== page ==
A bank’s City analysts have upgraded Countrywide to ‘hold’ despite the fact that the estate agency group’s share price rose just 0.4% yesterday, closing at 100.4p, following news yesterday morning that Alison Platt had resigned as the estate agency group’s chief executive.
Meanwhile, it emerged that Platt is in line for a six-figure pay-off following her decision to step down from the board.
Platt will receive a total of £674,450, which represents her normal remuneration payment in terms of salary, salary supplement in lieu of pension entitlement and car allowance.
She will not receive any bonus in relation to the firm’s financial years ended December 31, 2017 or December 31, 2018.
Nor will she receive any payment for loss of office.
She also gets a capped contribution of up to £5,000 towards legal fees in connection with her departure, according to a document published by Countrywide yesterday.
Meanwhile, the shares granted to her under Countrywide’s long-term incentive plan (LTIP) in 2015 have lapsed.
The LTIP options granted to her in 2016 and 2017 (over a total of 788,060 shares) will lapse on the termination date.
Countrywide also left open the possibility that if Platt exercises her share options, they are subject to the remuneration committee’s right under its Deferred Share Bonus Plan to “apply malus and clawback provisions”.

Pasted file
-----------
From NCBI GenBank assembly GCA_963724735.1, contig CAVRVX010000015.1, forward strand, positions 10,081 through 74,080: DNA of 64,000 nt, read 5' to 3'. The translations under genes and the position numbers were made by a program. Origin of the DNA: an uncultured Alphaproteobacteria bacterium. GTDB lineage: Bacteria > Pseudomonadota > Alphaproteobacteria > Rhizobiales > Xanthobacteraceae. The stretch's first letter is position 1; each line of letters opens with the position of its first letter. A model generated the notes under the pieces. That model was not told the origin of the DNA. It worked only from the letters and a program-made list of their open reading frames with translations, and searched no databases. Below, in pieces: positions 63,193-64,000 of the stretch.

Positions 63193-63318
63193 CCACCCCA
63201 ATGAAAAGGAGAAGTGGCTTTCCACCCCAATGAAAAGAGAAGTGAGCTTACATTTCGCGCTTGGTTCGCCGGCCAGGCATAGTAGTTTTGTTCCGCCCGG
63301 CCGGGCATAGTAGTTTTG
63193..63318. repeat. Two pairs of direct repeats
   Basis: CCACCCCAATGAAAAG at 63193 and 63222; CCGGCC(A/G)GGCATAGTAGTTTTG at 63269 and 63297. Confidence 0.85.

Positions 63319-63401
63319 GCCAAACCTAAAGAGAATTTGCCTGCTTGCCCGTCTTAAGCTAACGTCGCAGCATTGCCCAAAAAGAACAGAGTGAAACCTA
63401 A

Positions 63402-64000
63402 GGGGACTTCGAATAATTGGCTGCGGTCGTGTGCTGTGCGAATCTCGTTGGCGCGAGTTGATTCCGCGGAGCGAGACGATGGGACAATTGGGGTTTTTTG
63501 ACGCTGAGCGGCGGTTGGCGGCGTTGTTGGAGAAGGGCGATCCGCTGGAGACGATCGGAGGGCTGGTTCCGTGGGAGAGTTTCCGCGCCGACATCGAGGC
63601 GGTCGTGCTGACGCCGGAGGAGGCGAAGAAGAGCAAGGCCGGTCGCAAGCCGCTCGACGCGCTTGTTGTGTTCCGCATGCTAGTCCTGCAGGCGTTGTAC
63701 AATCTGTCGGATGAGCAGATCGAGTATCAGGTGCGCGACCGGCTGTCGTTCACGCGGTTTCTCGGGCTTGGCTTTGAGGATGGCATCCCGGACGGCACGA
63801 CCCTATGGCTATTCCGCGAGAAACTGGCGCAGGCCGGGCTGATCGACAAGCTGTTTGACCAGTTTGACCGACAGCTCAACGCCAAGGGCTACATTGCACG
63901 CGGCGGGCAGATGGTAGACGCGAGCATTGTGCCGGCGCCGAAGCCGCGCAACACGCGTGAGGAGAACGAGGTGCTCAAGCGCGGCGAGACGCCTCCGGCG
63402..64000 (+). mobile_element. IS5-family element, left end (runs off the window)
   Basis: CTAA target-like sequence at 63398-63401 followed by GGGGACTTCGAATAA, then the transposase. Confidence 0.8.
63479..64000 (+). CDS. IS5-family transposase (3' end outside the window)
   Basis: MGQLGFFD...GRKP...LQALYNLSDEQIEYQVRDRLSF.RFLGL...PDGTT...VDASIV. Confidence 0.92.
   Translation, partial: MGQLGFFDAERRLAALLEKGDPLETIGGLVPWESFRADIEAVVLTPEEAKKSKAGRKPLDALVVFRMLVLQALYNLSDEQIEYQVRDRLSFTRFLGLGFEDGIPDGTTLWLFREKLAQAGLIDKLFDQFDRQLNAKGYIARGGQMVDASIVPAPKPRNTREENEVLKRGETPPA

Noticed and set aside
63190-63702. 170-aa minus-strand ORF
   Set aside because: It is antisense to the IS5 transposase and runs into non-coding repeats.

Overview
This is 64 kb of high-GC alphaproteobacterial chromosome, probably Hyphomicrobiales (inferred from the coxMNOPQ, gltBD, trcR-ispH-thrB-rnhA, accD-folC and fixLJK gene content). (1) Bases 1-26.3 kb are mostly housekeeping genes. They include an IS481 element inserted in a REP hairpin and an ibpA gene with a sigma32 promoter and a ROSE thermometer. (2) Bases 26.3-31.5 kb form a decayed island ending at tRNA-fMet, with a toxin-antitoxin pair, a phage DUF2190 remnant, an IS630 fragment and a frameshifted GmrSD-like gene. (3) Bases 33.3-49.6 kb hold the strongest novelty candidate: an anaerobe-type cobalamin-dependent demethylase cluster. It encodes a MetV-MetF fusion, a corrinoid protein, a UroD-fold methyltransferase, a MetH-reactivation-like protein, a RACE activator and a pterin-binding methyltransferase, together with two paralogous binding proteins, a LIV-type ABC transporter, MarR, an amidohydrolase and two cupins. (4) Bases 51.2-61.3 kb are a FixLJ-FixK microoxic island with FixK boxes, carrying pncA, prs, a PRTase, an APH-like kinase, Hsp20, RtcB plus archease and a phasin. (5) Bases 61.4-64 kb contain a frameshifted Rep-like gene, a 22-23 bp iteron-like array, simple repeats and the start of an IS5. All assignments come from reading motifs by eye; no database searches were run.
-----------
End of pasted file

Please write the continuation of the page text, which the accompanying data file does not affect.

Countrywide’s latest annual report, published in March last year, showed that Platt received a base salary of £575,000, with no increase in 2017.
Platt’s departure, long predicted, came as an unscheduled trading update, in which she was not quoted, warned Countrywide’s profits would be below expectations.
The share price briefly dropped below the 100p mark on Tuesday.
Any hopes that Platt’s resignation would provide an immediate tonic were dashed, though. Although the share price briefly hit 106.4p during the day, it closed more or less where it started, up to just 100.4p from 100p.
Nonetheless, the news was enough to persuade German bank Berenberg to upgrade Countrywide from ‘sell’ to ‘hold’.
Analysts at the bank recommended keeping a watching brief until Countrywide’s preliminary 2017 numbers are released to the market on March 8.
They said: “We suspect there will be additional strategic announcements. We can only speculate how deep these will be, but if Countrywide can find room for investment to improve its competitive positioning, invest in technology to reduce the cost to deliver its core sales and lettings business, and come up with a reasonable digital strategy, brighter days could be ahead.”
In a note circulated to staff yesterday, executive chairman Peter Long said he had confidence in the group and its future and that Countrywide would hand power back to the branches to revive the business.
He said: “Our branch management will be empowered and given the resources to restore our lost market share.
“There is no doubt that we are operating in a challenging market environment but we have real strengths across the group. The diversity and breadth of operations we have means that with the correct focus we can once again be a winning company.”
Long will continue in his role as executive chairman until a successor to Platt has been appointed. Meanwhile, Paul Creffield has become group operations director with immediate effect.